That night I suffered a lot because I too wanted to go to heaven, but no one thought to take me. (p. 29)

St. Gemma wrote this after telling of her vision of a Mother Giuseppa who appeared to her and thanked her for praying and offering penance to help Mother Giuseppa attain the heavenly joy. St. Gemma's longing to go to heaven is reminiscent of St. Paul:
I am hard pressed between the two. My desire is to depart and be with Christ, for that is far better. But to remain in the flesh is more necessary on your account. (Phil. 1:23-24)
You see how Paul, too, desires to "depart" and be "with Christ" in heaven. The Christian soul feels a sense of detachment to the world, belonging somewhere "else," so to speak. Yet, Paul, and St. Gemma, stayed true to their devotion, work, and prayers in accord with the call they received. There remains a certain importance in toiling in the world during one's life. As one of my professors noted, this is the time, the opportunity for "merit." Recently, I saw Dr. Peter Kreeft speak, and one of the lines he said that remains with me is, "Grace perfects nature." In Catholic theology, the world is not just some fallen place of evil, even if it is a pilgrimage "on the way" to point B. We remember that Christ came incarnate to the world. Mary, giving birth to personified grace himself, delivers grace into the terrestrial realm. As dwellers of this place, we can receive that grace made possible through his solidarity with mankind. Elsewhere St. Gemma wrote:

I find a little peace only in that bit of suffering Jesus sends me, offering it first for sinners, and in particular for me, and then for the souls in Purgatory (p. 23)

As members of "Christ's body, the Church" (eg. Eph. 1:22-23, Col. 1:24), we suffer in union with him. It is because we are "sharing" Christ's suffering that there is merit and power to our toil. You see in the second-to-last quote how St. Gemma, though she had an inward desire to depart this world and go to heaven, plods in this world for the sake of her soul and for others. This is another example of love working through this saint.

[H]e brought me a cup of coffee... (p. 31)

These words, St. Gemma spoke regarding her guardian angel. It got me thinking that I would not complain if my guardian angel did some chores for me, perhaps starting with laundry.

Whoever reads these things, I repeat again, should not believe, because they are all my imagination... (p. 43)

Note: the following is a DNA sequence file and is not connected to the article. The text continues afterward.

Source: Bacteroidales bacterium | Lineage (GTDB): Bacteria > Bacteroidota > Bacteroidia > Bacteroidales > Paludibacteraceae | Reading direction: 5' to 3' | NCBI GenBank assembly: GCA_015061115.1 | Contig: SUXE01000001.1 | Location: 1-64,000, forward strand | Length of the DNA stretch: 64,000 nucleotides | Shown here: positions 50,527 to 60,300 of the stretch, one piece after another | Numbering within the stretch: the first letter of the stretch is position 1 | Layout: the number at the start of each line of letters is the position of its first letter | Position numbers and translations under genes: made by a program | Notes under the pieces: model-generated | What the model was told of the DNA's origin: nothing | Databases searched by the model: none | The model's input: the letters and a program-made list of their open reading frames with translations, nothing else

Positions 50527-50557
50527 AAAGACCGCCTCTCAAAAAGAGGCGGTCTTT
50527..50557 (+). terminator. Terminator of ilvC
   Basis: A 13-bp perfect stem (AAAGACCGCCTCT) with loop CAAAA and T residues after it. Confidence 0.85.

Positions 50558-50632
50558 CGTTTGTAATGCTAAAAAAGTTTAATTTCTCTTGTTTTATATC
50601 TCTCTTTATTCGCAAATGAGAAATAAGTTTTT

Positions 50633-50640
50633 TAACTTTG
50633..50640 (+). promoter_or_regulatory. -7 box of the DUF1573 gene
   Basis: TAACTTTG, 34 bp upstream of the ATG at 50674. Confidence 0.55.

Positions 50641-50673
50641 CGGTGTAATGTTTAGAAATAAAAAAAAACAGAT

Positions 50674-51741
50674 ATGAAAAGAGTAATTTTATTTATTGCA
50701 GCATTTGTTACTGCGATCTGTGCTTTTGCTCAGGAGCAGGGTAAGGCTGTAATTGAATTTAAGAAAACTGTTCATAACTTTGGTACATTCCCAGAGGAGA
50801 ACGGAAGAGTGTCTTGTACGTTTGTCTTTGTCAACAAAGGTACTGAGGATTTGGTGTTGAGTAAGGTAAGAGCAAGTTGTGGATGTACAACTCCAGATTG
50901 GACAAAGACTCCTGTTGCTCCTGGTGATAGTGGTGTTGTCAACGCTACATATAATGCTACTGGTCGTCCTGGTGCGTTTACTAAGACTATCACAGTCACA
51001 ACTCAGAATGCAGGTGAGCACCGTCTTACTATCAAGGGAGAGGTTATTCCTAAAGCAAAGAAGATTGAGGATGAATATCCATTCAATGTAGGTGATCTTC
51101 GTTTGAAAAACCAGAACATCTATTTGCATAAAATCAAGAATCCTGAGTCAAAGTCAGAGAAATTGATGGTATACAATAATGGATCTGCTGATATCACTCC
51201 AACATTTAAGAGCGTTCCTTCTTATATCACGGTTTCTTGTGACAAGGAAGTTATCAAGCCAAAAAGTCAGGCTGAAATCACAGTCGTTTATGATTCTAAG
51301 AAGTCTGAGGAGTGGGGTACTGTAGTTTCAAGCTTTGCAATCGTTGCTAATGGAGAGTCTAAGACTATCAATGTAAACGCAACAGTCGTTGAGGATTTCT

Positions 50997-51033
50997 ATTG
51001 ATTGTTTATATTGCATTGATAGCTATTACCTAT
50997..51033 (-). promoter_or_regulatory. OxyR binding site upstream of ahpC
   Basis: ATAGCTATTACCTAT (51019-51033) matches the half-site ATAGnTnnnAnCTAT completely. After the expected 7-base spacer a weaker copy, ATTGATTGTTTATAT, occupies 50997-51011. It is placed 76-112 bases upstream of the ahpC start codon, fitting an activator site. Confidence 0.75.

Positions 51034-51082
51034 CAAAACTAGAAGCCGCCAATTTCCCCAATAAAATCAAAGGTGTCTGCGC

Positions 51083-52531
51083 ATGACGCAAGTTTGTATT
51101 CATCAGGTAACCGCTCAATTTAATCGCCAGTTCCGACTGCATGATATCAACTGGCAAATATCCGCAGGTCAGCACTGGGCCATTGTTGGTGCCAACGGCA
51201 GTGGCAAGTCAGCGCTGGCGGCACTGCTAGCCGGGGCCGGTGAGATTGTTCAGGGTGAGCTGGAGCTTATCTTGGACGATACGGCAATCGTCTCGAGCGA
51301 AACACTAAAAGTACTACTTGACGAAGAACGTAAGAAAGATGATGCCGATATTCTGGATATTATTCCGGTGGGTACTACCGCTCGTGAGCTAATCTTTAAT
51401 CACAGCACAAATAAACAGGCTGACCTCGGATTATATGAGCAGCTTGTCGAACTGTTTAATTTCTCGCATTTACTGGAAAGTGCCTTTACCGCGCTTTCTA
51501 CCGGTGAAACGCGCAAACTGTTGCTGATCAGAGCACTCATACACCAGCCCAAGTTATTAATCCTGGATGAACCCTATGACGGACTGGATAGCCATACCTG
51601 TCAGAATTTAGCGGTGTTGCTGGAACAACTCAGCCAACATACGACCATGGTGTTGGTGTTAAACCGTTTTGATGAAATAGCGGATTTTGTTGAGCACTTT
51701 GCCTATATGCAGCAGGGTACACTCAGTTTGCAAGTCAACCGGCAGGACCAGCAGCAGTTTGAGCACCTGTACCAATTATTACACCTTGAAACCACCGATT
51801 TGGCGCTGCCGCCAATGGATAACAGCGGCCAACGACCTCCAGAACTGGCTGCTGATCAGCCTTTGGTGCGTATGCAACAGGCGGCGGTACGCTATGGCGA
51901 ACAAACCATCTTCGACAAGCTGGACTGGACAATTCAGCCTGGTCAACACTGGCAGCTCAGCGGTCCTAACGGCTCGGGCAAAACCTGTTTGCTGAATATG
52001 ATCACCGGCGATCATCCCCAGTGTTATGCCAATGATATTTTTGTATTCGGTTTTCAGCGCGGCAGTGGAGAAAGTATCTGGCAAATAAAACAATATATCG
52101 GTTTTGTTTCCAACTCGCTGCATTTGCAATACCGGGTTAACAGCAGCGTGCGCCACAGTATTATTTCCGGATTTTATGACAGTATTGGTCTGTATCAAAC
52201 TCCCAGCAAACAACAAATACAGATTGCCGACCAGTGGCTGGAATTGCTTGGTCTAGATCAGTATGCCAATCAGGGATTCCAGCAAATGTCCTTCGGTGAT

This, St. Gemma wrote after describing an encounter with the Virgin Mary in which the Blessed Mother cradled her. Read in isolation, the statement sounds like an admission that her mystic experiences are an illusion. But such is not the case in the context of the diary, or even the remainder of the sentence which says:

Whoever reads these things, I repeat again, should not believe, because they are all my imagination; nevertheless I agree to describe everything because I am bound by obedience, otherwise I would do differently.

St. Gemma expressed displeasure in her diary at having to write it. But what is revealed here is that her spiritual directors recognized something in her that they wished to preserve. Other times revealed that her visions went beyond something mental, such as when she wrote of attacks by the devil. On one occasion, she wrote that the

devil gave me such a strong shove that I fell off the bed, causing me to bang my head on the floor with such great force that I felt a sharp pain; I fainted and remained on the ground for a long time before regaining consciousness." (p. 31)

Additionally, she would sometimes speak that her "head would take off." I read this book in English, so I am not certain what the original Italian may have said, but she used this phrase in the context of having a vision. So when she wrote that one should not believe her story about the Virgin Mary holding her, she seems to refer to it occurring in her "imagination" as opposed to in some physical encounter. As well, she distinguishes at other times incidents where her "head would take off" with other visions:

When my guardian angel comes, I am awake, and my head does not take off; Jesus, my Mom and sometimes Brother Gabriel make my head take off; but I always stay where I am; I always find myself in the same place, it's just that my head departs. (p. 13)

It is statement such as these that shed light on her description of the Marian vision occurring in her "imagination."

Finally, I wanted to point out two other occasions in which St. Gemma's name has recently come across my path.

The first is in the previous "saint" book I read, Padre Pio: Under Investigation. The book re-prints an April 7, 1913 letter from Padre Pio to Fr. Agostino. After the letter, the author, Castelli, notes that this letter from Padre Pio was "one accused of being the product of plagiarism because of the consonance, of language and theme, with a private apparition to Saint Gemma Galgani." (e-location 875) The author produces the case, however, that Padre Pio's letter was authentic, not plagiarized, and that his experience was only similar to St. Gemma's. It is interesting to note once again, the similarity in the experiences of some saints, not only with suffering, but here with the character of an apparition and inspiration of words.